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  • Writer's pictureJaime González Gasque

Payment optimisation

Nikhita Hyett discusses how payment orchestration is helping software platforms monetise their payments, earn a slice of transactions they process and see a possible five-time increase in value per customer

How payment orchestration helps software platforms drive :

From accounting and payments to resource planning and customer relationship management, every part of business needs software – in fact, modern businesses can’t survive without it. Specifically, there’s a growing demand for software and payments to be offered in one package.

Think of an e-commerce software like BigCommerce coming equipped with all the payment needs it’s end users desire. It’s no surprise there’s increasing demand in this space as SaaS (A SaaS company is a company that hosts an application and makes it available to customers over the internet). Companies can see a 5x increase in value per client by offering payments.

However, this means SaaS firms need to become a licensed PSP, which is a very lengthy and costly process. Not to mention the homework that needs to be done about global financial regulations.

So, what is facilitating SaaS companies to switch towards payments? It’s one of the best kept secrets in payments – payment optimisation. This is a form of payment technology that allows software platforms to turn different payment functions on and off on demand, including by country, product, issuer and more. This allows them to switch on embedded payment capabilities, generate new revenue streams, all the whilst avoiding the high costs of maintaining multiple payment integrations themselves – ultimately opening the door to bigger profits.

An overlooked innovation in payments

Payment orchestration has snuck in under the radar as the number one way for businesses to grow their revenue by optimising their payment processes.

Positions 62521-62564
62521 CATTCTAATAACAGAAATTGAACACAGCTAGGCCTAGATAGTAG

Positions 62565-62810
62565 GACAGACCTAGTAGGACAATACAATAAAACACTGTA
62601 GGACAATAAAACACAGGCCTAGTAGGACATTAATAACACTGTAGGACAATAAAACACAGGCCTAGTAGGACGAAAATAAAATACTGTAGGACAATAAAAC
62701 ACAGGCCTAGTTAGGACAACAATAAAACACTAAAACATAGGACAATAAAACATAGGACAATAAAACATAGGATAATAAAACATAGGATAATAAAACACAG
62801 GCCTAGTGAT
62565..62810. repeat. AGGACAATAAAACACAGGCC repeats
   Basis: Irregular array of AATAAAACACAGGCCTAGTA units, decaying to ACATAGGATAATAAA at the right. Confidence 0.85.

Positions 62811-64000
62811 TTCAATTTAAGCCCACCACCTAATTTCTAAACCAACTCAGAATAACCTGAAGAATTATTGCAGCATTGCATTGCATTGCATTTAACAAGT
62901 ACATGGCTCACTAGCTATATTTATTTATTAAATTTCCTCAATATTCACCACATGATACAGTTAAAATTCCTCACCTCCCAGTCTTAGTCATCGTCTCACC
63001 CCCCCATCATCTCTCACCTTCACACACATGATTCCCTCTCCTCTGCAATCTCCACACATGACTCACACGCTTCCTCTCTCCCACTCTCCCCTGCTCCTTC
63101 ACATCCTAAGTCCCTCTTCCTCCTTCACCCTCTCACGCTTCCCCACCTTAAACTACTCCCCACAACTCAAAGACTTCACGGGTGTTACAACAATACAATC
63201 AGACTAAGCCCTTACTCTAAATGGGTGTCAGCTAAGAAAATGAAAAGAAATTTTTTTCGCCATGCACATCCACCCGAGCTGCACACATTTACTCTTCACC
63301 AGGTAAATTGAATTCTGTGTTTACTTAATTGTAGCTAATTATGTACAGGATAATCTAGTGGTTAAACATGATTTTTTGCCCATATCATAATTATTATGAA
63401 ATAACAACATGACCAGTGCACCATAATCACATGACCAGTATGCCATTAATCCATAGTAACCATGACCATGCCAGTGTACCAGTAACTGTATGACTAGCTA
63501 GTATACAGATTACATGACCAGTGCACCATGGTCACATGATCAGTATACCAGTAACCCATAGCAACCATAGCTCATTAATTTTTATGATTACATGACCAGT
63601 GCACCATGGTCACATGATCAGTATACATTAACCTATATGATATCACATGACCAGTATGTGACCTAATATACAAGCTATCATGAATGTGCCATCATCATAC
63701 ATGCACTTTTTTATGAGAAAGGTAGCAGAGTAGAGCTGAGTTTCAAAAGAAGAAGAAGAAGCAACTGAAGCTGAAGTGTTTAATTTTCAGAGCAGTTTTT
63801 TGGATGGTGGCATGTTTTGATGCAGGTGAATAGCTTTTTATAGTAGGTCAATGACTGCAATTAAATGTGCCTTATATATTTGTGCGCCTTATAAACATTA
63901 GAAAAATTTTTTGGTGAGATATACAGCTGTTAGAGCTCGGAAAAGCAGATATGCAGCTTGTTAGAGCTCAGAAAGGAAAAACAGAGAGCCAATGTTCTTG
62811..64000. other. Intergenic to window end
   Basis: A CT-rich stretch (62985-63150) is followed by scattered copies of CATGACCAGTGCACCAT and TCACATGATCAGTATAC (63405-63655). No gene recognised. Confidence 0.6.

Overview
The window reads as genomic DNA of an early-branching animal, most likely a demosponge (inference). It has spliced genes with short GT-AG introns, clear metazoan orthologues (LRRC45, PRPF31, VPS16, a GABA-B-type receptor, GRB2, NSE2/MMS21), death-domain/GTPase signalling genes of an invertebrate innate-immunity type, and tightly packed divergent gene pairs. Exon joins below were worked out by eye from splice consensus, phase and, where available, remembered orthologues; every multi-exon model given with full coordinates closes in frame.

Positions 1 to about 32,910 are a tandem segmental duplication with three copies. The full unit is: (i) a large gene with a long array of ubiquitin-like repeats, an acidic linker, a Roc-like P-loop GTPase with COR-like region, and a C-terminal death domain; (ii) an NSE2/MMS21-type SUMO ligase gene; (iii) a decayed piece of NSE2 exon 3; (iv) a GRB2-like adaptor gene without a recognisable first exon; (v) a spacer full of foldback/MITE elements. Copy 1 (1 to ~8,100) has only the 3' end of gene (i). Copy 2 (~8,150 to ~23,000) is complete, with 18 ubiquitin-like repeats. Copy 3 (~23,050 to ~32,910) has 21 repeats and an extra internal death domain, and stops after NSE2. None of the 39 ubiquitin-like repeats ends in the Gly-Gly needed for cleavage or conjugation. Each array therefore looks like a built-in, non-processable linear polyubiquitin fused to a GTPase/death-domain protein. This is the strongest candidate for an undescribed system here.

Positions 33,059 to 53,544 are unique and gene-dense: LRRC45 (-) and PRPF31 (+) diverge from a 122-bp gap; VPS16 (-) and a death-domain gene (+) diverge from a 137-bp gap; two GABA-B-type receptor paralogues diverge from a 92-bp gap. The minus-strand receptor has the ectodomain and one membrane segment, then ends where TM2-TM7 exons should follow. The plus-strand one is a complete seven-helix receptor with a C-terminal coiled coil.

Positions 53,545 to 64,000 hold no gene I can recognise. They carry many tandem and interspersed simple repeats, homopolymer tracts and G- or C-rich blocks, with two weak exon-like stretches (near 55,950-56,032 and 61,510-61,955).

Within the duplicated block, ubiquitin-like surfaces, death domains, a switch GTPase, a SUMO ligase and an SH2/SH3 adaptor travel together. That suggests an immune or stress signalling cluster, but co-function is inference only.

To put this simply, picture an orchestra. Much like the many musicians playing a specific instrument, each company will have a payment provider carrying out different parts of the payment process. The same way a conductor brings an orchestra together, a payment orchestration platform consolidates all the payment use cases, capabilities and geographies into a single platform.

This solves a challenge most businesses face when levelling up their payment process, technical debt. Businesses that use two to three payment gateways increase their overheads by having to hire a specialised team of fintech developers.

By consolidating all the payment needs under one hood, businesses have more control over their payment stack. They also have the flexibility to customise their payments process to reduce inefficiencies. By routing transactions through a global network of banks, businesses can drive down cross-border fees, foreign exchange rates and increase authorisation rates. And a huge factor in all this is that businesses are also protected by built-in failover and redundancy – where failed transactions are re-routed to backup banks.

The benefits of software and payments all in one

Nearly half of SaaS firms (48%) are outperforming their rivals by turning to one of the use cases of payment orchestration – embedded payments. This is where non-financial companies like software platforms integrate and embed payments into their product. And the trend has exploded in popularity for two reasons: demand and diversification.